More important than finding your ‘calling’ in life, is finding your anti-calling — figuring out what you definitely don’t want to do. For, by avoiding what is detestable, you free up enormous psychological and emotional energy that you can divert elsewhere. Yet, the value of knowing your anti-calling is entirely neglected in today’s discourse. Instead, we find views that alternate between a kind of naïve optimism and defeatist negativity.
It’s not black and white
The problem with the find-your-calling movement (naïve optimists) is that they ignore the simple reality that, like matters of love, a calling cannot be forced. If you don’t already know your calling, it’s impossible to say when you will find it. You can certainly have an intention to explore widely and even go about methodically experimenting in different fields. Yet, how long this will take, how inspired you will be by something, and if such inspiration will last, cannot be predicted in advance. And, we haven’t even considered revenue generating potential yet. To expect quick and concrete results then, is just fantastical. What’s more, such naïve optimism tends to overlook the fact that people actually have bills to pay!
If this camp has their head in the clouds, the other is languishing in a ditch. Burdened with an attitude of defeatist negativity, they see fulfilling work as something reserved for footballers, rockstars and ‘crazy’ artists. While some of them may acknowledge the difficulties of modern corporate employment, many still make a virtue out of toiling in a large bureaucratic machine, doing work that they don’t even believe in.
If the naïve optimists have forgotten about paying the bills altogether, the defeatists make everything about the bills. All manner of purposelessness and pain is justified on the grounds of “paying the bills”. Perhaps, it’s because reality is so confronting that it becomes hard to acknowledge, such that denial feels easier than facing up to the uncomfortable truth.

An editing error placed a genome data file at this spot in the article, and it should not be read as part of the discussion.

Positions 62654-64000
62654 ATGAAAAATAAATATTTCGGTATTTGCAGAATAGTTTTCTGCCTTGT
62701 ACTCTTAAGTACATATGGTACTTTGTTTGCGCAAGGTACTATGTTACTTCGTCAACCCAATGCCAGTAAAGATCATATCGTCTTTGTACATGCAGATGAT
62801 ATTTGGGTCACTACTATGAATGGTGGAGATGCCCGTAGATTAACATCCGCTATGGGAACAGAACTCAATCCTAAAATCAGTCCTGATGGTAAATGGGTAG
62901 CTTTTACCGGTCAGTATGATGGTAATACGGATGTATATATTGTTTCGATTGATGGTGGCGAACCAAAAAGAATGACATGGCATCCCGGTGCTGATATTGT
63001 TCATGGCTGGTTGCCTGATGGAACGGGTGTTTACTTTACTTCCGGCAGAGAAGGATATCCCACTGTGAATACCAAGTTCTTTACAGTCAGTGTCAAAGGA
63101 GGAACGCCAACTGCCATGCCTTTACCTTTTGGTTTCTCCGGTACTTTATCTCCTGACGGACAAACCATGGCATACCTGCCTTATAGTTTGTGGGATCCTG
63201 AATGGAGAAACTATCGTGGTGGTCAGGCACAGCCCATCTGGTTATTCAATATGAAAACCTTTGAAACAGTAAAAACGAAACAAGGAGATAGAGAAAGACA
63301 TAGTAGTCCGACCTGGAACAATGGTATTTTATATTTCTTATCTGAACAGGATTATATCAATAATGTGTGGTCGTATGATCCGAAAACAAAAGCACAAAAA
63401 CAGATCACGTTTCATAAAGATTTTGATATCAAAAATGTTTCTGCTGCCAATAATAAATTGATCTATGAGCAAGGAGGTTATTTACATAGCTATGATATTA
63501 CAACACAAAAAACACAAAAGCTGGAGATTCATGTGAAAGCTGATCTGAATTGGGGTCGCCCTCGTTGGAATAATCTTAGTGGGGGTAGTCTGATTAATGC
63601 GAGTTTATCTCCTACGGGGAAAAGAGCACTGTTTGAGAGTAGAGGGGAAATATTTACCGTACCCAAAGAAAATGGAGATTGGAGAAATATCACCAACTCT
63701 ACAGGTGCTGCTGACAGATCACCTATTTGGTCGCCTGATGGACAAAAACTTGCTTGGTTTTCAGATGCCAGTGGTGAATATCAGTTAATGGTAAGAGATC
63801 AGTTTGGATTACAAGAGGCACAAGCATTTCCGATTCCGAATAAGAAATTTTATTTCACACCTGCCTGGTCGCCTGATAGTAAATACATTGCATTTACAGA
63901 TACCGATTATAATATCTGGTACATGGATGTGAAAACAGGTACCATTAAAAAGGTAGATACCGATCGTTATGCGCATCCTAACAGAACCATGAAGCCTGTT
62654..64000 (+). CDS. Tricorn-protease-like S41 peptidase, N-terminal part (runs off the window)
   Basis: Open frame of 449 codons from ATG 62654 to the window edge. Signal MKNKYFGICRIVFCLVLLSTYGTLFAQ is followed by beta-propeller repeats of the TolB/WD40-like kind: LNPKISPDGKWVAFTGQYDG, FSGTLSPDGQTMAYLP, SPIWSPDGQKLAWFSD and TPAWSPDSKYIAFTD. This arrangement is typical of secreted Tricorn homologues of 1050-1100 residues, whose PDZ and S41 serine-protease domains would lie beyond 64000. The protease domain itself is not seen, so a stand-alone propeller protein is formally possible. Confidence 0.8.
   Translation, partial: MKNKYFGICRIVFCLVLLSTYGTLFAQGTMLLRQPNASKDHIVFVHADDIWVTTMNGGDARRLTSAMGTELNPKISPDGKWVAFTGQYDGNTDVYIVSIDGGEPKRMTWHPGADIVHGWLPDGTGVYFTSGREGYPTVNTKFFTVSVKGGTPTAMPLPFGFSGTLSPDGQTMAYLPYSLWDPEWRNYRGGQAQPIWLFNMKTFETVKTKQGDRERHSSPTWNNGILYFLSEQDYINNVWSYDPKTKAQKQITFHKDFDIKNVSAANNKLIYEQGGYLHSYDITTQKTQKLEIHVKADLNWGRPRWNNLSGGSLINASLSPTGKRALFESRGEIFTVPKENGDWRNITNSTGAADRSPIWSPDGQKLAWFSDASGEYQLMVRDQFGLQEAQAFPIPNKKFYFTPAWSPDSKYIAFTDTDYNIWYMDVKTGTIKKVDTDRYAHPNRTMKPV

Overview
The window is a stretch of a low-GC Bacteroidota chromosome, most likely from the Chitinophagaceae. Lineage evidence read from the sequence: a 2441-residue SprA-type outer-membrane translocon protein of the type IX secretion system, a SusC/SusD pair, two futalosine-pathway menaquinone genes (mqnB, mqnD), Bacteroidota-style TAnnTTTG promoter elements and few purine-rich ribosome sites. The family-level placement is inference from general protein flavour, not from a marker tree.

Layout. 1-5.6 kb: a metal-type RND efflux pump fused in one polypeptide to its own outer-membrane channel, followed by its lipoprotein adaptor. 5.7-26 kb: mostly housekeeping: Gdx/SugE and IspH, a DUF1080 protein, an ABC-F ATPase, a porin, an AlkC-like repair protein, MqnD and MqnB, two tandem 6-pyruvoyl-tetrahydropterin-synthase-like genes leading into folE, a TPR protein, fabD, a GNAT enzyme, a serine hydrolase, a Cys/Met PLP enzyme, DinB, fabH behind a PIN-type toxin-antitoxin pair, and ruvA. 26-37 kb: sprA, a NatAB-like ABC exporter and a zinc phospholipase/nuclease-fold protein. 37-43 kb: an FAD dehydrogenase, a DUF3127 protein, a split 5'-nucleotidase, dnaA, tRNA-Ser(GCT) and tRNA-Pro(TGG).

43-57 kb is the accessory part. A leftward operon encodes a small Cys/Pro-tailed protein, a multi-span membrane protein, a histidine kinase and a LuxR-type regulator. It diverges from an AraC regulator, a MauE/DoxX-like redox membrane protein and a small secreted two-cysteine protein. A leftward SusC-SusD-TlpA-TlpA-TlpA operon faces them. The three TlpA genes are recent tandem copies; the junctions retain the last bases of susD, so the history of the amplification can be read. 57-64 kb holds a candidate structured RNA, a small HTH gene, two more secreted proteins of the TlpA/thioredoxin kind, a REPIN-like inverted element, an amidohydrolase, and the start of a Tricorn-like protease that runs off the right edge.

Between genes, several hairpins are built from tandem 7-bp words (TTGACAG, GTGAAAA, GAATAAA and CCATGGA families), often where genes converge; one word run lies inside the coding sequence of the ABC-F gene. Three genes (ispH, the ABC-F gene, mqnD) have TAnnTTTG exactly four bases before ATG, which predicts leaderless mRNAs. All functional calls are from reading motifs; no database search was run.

For, sterile office work perfectly captures the dark side of modernity. You dress well, travel using advanced transportation, to sit comfortably and vegetate in front of a machine with immense computational power, while doing something you find completely meaningless for 8 hours a day. But, for the defeatists, that’s just how things are. Case closed.
What kind of constraints?
Yet, it’s not all about paying the bills. That is only part of the story. Making a virtue out of sterile work is often very deeply connected to status. The work might be hollow, but many still choose it to bolster their self-worth by climbing some bureaucratic career ladder. The stated reason for continuing might be ‘the bills!’, but there is likely much more to do with success and achievement at play. (I have argued elsewhere that so-called ‘quiet quitting’ is largely about dumping achievement, and that this is actually rather positive.)
While needing to pay your bills is an undeniable external constraint, there is the equally potent psychological constraint of seeking social approval through careerism. Careerism that can keep you chasing validation, at the expense of your emotional wellbeing. This is a dead end of eternal discontentment. Luckily, it is not the only way.
Finding your anti-calling is easy
Your calling might be elusive, but finding your anti-calling is easy. We, humans, have a very strong sense for the things we detest and must avoid. And, when it comes to finding your anti-calling, this evolutionary tendency can be our guide. Because we feel such things quite viscerally, all we need to do is become more awake to them!
All you need to do is to get in touch with what you definitely don’t want to do and then not do it! If certain work repels you, listen to yourself, notice your inner reactions.
What about it do you dislike so much?
What specific features of the work are most hateful?
Do these go against your values?
Why force yourself to endure it?
Otherwise, you drain your precious emotional energy simply bracing yourself for the daily onslaught and recovering thereafter. What’s more, you may be operating on survival mode, without even realising that this is the case. Is it really worth it?
The simple idea here then is not about finding what you love straightaway, because a calling cannot be forced. Rather, the idea is to find something at least neutral. And, the good news is that everyone will have their own definition of what ‘neutral’ is. YOU decide for yourself.
Finding your anti-calling is beyond optimism and pessimism
Finding your anti-calling is neither the path of naïve optimism, nor defeatist negativity. It understands the power of doing what you love, while recognising that this is something that cannot be forced. It is about creating a fertile space to discover your calling, whilst still being able to put food on the table. This is the path of the anti-calling, and walking it still requires determination. The determination to seek fulfilling work, which is an altogether different path to chasing career success and hollow status achievements.
Harsha is a 1:1 coach and independent thinker based in London. He empowers people to find more clarity, confidence and focus in their lives — to cut through the noise, in a world so full of it. Harsha’s new book, Machine Ego: Tragedy of the Modern Mind, is now available in paperback and Kindle through Amazon.